NetKernel News Volume 2 Issue 34

June 24th 2011

What's new this week?

Catch up on last week's news here

Repository Updates

The following updates are available in the NKEE and NKSE repositories...

  • kernel 1.16.1
    • improve request debug for meta requests (non essential change)
  • lang-dpml 1.15.1
    • updated documentation for built-ins
  • layer0 1.64.1
    • fix to ensure validation cache persisted (big boot time improvement, thanks to Chris Cormack)
    • support for tag
    • fix leak in Boot Order Optimizer
  • layer1 1.30.1
    • fix to dynamic import to stop spurious metadata failures being reported after a space change event
  • module-standard 1.47.1
    • only single import warning message per issue during startup
    • support for tag
  • nkse-doc-content 1.30.1
    • added documentation for tag support
  • nkse-docs 1.15.1
    • improved endpoint datasheets (now show name/description/id from metadata, and also displays if id is autogenerated)
  • nkse-search 1.13.1
    • Added active:textSearchEscape to escape Lucene operators in a query (thanks Chris again)
  • system-core 0.25.1
    • support for tag - new userMetaAggregator accessor
    • late validationCache save call to catch post commission validations (performance improvement)
    • fix to prevent memory leak when ext-system is redeployed

Service HouseKeeping

You may notice that at the top of the newsletters there's now a link to an index page which provides a brief summary of all the news items in the current volume. There's a master index of volumes here too.

The index compliments the existing full text search - found in the top right of every page, a standard feature implemented in the wink wiki.

Its very simple to implement search using the text:search tools, based on the Lucene engine. Install wink to see how its done. Or alternatively take a look at nk4um since the wink wiki's search implementation has been contributed to the nk4um project. The general design principal is to implement the search index externally to the primary data persistence layer. The index is updated whenever a new item is posted or deleted. To seed the system there is also a master re-index capability.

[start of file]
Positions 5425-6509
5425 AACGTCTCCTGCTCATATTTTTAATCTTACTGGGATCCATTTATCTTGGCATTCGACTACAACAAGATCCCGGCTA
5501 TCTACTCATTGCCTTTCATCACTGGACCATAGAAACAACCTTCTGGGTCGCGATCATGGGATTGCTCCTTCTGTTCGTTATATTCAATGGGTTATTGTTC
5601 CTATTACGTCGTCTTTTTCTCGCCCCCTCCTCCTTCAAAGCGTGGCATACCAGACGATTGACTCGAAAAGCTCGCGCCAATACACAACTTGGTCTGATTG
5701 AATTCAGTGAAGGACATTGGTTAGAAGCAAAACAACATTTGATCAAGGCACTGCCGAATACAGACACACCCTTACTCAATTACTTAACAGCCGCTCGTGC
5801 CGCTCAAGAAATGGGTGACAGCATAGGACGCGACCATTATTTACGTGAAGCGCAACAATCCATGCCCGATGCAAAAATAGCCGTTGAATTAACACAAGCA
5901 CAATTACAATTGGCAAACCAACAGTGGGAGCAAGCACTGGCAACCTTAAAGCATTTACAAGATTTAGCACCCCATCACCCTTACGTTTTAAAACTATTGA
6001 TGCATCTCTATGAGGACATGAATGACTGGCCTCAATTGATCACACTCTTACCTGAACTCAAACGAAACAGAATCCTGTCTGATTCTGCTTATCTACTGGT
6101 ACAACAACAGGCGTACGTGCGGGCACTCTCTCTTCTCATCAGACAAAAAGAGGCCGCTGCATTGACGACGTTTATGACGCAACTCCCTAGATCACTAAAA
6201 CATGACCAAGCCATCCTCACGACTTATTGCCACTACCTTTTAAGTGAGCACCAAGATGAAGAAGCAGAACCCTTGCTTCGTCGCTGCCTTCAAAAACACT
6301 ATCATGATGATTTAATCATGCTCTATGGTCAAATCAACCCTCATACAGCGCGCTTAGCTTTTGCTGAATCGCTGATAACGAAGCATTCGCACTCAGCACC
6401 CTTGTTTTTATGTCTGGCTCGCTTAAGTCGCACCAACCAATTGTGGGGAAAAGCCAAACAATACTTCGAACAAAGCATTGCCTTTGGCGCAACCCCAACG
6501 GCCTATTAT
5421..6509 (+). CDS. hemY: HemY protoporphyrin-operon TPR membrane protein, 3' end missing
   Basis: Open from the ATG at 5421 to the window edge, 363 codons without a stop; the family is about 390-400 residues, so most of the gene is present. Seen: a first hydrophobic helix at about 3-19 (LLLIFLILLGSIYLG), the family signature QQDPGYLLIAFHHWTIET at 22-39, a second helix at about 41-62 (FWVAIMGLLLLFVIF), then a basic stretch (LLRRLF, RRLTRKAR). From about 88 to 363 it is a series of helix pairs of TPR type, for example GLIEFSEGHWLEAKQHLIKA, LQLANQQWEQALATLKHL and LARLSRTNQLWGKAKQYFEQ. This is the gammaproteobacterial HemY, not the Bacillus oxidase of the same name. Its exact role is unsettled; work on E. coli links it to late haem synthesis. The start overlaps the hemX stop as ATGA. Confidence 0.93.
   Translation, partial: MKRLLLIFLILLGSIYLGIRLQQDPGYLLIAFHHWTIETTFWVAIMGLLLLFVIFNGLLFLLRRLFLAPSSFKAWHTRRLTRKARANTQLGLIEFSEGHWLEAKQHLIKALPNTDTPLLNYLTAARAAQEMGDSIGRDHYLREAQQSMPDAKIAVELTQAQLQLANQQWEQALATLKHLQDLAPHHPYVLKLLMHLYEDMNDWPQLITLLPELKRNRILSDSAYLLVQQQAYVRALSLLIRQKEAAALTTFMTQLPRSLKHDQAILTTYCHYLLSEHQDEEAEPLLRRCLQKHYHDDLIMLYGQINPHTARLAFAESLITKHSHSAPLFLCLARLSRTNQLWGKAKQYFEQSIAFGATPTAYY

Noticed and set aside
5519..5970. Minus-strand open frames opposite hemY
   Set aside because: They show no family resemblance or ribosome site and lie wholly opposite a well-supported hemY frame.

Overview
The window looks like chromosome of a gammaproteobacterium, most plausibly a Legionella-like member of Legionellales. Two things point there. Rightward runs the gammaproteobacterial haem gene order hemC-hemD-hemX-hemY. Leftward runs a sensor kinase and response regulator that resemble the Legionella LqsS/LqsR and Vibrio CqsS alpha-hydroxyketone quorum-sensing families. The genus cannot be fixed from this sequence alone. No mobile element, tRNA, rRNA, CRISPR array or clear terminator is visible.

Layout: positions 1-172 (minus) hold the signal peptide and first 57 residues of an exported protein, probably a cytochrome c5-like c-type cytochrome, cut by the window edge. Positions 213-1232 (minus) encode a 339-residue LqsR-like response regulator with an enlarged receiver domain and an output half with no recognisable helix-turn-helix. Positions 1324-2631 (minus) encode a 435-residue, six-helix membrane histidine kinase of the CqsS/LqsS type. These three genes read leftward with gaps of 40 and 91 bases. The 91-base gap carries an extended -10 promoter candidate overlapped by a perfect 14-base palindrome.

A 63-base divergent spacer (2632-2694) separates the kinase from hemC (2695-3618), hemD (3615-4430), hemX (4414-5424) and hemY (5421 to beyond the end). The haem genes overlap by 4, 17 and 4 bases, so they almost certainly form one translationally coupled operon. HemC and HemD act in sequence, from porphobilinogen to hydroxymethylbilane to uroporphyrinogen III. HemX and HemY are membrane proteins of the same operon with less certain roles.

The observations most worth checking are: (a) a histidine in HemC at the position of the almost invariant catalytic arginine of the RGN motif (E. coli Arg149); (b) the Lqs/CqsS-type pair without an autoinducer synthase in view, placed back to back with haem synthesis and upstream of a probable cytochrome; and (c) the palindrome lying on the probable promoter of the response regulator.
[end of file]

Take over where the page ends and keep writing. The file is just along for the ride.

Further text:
The 1060 Research NetKernel forum is now using the latest nk4um build with the new contributed fulltext search (see next item)

nk4um 1.1 release

Chris Cormack has released a new build of the nk4um application. His change log is here.

Notable features are:

  • Implementation of full text search.
  • Pagination of topic views to make first page views faster if they're not cached.
  • Pagination of search hit pages.

As I said, we're now running this in production and its smooth and fast.

Metadata The Movie

Following last week's resource oriented perspective on metadata, here's something I dug out of the archives for your amusement.

Its a short animated movie that John Erickson and I made in 2000 as a way to try to convey the intangible concepts behind metadata.

Maybe you'll be able to spot that the thing that interested me was not the surface details of the applications and services that are depicted. It was that we'd realised that classical software technology was not suitable.

Believe me, we were trying - we were researching electronic contracts, internet billing and payment aggregation, digital object identity and resolution etc etc (some of the screen shots in the background were real prototype systems). These were large scale highly ambitious - internet infrastructure scale.